Inclusion of Women And Minorities in Clinical Research:
It is the policy of the NIH that women and members of minority groups and their sub-populations must be included in all NIH-supported clinical research projects unless a clear and compelling justification is provided indicating that inclusion is inappropriate with respect to the health of the subjects or the purpose of the research. This policy results from the NIH Revitalization Act of 1993 (Section 492B of Public Law 103-43). All investigators proposing clinical research should read the "NIH Guidelines for Inclusion of Women and Minorities as Subjects in Clinical Research (http://grants.nih.gov/grants/guide/notice-files/NOT-OD-02-001.html); a complete copy of the updated Guidelines is available at http://grants.nih.gov/grants/funding/women_min/guidelines_amended_10_2001.htm. The amended policy incorporates: the use of an NIH definition of clinical research; updated racial and ethnic categories in compliance with the new OMB standards; clarification of language governing NIH-defined Phase III clinical trials consistent with the new PHS Form 398; and updated roles and responsibilities of NIH staff and the extramural community. The policy continues to require for all NIH-defined Phase III clinical trials that: a) all applications or proposals and/or protocols must provide a description of plans to conduct analyses, as appropriate, to address differences by sex/gender and/or racial/ethnic groups, including subgroups if applicable; and b) investigators must report annual accrual and progress in conducting analyses, as appropriate, by sex/gender and/or racial/ethnic group differences. NIOSH follows this policy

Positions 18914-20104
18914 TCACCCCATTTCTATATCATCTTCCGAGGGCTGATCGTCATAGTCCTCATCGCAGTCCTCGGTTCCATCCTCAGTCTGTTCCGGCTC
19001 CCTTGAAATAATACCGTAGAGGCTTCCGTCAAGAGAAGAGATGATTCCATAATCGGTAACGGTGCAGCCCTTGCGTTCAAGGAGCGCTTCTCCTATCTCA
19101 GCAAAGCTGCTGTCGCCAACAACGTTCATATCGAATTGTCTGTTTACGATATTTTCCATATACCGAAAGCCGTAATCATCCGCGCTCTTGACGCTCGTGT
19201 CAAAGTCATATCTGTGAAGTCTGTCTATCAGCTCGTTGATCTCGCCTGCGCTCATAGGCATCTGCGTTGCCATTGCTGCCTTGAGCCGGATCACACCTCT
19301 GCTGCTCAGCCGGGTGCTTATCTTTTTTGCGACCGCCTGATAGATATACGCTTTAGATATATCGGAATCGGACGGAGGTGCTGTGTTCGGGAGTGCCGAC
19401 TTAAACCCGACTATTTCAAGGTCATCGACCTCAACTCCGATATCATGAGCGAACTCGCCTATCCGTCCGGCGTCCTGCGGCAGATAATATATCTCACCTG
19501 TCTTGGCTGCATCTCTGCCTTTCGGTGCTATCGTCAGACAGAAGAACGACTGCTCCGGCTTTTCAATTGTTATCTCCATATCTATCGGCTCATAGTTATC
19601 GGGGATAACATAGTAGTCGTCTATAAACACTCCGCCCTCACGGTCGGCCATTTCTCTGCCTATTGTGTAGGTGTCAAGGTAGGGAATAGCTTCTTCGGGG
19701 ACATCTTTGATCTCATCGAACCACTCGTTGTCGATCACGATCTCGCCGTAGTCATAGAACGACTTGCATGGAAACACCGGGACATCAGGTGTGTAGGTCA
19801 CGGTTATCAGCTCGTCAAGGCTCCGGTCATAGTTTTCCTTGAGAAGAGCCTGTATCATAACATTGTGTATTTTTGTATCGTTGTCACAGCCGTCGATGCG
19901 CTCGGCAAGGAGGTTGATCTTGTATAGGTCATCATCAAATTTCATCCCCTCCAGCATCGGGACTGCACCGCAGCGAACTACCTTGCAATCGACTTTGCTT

Inclusion of Children as Participants in Clinical Research:
The NIH maintains a policy that children (i.e., individuals under the age of 21) must be included in all clinical research, conducted or supported by the NIH, unless there are scientific and ethical reasons not to include them. NIOSH follows this policy.

All investigators proposing research involving human subjects should read the "NIH Policy and Guidelines" on the inclusion of children as participants in research involving human subjects that is available at http://grants.nih.gov/grants/funding/children/children.htm.

Required Education on The Protection of Human Subject Participants: